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Fairfield Civil War event a ‘success’

(5/21) Hundreds of spectators attended Fairfield Borough’s commemoration of the 150th Anniversary of the American Civil War, the country’s bloody second war of independence.

The 150th Anniversary commemoration was planned by the Fairfield Sesquicentennial Committee (FSC).

The two-day event was held May 5th and 6th, and it featured a variety of Civil War-related activities and lectures, as well as house tours, re-enactor encampments and battles.

More than 150 Confederate and Union cavalry and artillery re-enactors participated in recreating the Battle of Gettysburg-related fight that occurred just outside the borough in 1863.

Several hundred history and Civil War enthusiasts and families attended the two-day event, despite the Fairfield event competing with numerous other events in the region.

Jack L. Inskip, chairman of the FSC, said, “The event went well. It was pretty well-organized.” He said there were “very few problems.”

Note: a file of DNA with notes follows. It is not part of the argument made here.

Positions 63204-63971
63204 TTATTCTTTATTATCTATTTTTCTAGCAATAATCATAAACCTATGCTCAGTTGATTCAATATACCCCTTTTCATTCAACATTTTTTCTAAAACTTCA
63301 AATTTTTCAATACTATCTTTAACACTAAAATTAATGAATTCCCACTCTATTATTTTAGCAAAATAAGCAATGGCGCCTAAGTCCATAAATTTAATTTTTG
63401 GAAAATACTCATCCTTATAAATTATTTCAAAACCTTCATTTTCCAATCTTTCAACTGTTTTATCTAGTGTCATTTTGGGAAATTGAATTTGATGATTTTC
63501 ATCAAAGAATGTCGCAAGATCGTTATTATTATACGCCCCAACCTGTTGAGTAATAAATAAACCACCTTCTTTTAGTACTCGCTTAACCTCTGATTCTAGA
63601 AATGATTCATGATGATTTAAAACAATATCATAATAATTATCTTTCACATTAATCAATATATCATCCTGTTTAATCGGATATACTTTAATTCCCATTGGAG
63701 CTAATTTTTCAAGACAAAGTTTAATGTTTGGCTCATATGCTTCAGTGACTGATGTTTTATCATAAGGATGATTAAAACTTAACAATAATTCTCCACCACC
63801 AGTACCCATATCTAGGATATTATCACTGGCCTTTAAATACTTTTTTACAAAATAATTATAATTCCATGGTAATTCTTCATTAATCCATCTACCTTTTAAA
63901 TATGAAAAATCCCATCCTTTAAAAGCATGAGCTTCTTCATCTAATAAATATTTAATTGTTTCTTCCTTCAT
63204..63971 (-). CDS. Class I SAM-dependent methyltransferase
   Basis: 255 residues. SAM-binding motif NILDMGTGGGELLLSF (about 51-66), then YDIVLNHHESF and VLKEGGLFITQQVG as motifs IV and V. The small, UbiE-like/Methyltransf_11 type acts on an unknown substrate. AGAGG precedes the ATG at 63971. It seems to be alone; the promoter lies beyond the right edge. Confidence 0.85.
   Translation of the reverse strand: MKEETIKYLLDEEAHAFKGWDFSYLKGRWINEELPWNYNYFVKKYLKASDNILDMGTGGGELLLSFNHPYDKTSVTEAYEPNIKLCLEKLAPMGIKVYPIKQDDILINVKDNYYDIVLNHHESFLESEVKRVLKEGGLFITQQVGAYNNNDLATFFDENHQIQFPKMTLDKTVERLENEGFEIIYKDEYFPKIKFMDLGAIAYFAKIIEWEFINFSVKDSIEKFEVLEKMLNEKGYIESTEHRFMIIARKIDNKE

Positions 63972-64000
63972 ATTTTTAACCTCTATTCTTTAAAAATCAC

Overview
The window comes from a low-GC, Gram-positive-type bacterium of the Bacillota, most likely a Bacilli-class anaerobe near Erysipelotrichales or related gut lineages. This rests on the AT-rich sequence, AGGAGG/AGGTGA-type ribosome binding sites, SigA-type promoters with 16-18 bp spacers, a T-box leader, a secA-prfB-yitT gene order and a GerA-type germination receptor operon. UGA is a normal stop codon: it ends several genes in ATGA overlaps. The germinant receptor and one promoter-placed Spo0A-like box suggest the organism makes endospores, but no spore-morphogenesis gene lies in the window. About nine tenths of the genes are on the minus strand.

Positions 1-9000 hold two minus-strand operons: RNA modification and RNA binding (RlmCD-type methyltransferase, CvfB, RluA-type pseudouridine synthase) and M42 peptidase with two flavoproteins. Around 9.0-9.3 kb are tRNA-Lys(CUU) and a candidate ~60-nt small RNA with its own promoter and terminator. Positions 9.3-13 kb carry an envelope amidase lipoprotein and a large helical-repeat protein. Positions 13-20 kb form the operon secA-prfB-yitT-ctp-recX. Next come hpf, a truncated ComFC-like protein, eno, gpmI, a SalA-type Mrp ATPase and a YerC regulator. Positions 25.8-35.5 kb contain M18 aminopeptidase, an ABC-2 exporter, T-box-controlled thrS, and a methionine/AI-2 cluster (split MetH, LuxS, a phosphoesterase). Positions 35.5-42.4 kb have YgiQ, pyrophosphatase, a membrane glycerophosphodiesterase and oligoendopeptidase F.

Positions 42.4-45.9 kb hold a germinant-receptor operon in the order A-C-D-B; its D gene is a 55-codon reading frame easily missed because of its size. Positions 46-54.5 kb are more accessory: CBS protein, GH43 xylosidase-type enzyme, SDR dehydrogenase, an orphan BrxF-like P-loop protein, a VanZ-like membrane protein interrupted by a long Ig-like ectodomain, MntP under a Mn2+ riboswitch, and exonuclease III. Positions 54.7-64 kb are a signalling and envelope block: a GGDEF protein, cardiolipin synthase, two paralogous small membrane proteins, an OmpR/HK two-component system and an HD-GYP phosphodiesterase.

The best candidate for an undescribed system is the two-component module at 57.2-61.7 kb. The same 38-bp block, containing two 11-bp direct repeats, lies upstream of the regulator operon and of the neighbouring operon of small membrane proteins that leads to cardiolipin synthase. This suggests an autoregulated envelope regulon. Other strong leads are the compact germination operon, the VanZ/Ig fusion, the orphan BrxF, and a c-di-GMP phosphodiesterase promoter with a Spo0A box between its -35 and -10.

The FSC members agreed at its May 17th post-event meeting that activities might have been established further apart from each other than it might have seemed during the planning stages, and that activities at future events would be more consolidated.

On May 5th and 6th, the event was open to the public at 8:30 a.m. On both days, attendees were provided with a chance to “Meet the Generals,” visit the Civil War encampment, hear lectures on the war, or tour local historic homes. Meals from the time period were also made available, along with wine tastings.

The majority of non-combat activities were held at the Fairfield Borough Hall and the Fairfield Inn. Battles were held on Saturday and Sunday, featuring cavalry and artillery engagements.

Next year represents the actual 150th anniversary of the Battle of Fairfield. The battle took place after Confederate General Robert E. Lee ordered several Virginia cavalry units to secure passage of the Hagerstown Road, leading to their arrival in Fairfield on a collision course with the 6th U.S. Cavalry.

The U.S. Cavalry was in the process of reconnoitering to verify reports that Confederate wagon trains had been reported in-motion in the area.

The battle produced a decisive Confederate victory just outside the village, with Union forces suffering 232 casualties, more than 50 percent of their forces. Confederate casualties consisted of eight killed, 21 wounded, and five missing (

The FSC began planning for the 2013 150th anniversary event at their May 17, as well as for an upcoming Civil War marker dedication proposed for October of this year.

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